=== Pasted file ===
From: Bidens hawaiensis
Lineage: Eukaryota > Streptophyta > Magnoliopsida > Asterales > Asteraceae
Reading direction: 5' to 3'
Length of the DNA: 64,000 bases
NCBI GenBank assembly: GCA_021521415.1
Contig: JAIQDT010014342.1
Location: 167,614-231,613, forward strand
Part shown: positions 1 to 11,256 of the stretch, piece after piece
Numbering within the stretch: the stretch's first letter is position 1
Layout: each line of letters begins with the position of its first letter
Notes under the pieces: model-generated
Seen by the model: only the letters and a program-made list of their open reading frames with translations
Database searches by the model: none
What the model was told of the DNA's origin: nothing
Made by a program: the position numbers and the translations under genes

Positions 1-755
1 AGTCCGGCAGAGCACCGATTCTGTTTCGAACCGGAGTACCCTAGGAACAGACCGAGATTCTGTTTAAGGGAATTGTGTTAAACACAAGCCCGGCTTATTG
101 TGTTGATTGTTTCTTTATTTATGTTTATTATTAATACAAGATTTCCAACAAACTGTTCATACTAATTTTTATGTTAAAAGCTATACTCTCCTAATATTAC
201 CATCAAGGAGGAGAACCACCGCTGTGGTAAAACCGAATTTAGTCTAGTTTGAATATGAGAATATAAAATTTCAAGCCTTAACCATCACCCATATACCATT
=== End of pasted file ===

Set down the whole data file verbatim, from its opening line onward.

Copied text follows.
From: Bidens hawaiensis
Lineage: Eukaryota > Streptophyta > Magnoliopsida > Asterales > Asteraceae
Reading direction: 5' to 3'
Length of the DNA: 64,000 bases
NCBI GenBank assembly: GCA_021521415.1
Contig: JAIQDT010014342.1
Location: 167,614-231,613, forward strand
Part shown: positions 1 to 11,256 of the stretch, piece after piece
Numbering within the stretch: the stretch's first letter is position 1
Layout: each line of letters begins with the position of its first letter
Notes under the pieces: model-generated
Seen by the model: only the letters and a program-made list of their open reading frames with translations
Database searches by the model: none
What the model was told of the DNA's origin: nothing
Made by a program: the position numbers and the translations under genes

Positions 1-755
1 AGTCCGGCAGAGCACCGATTCTGTTTCGAACCGGAGTACCCTAGGAACAGACCGAGATTCTGTTTAAGGGAATTGTGTTAAACACAAGCCCGGCTTATTG
101 TGTTGATTGTTTCTTTATTTATGTTTATTATTAATACAAGATTTCCAACAAACTGTTCATACTAATTTTTATGTTAAAAGCTATACTCTCCTAATATTAC
201 CATCAAGGAGGAGAACCACCGCTGTGGTAAAACCGAATTTAGTCTAGTTTGAATATGAGAATATAAAATTTCAAGCCTTAACCATCACCCATATACCATT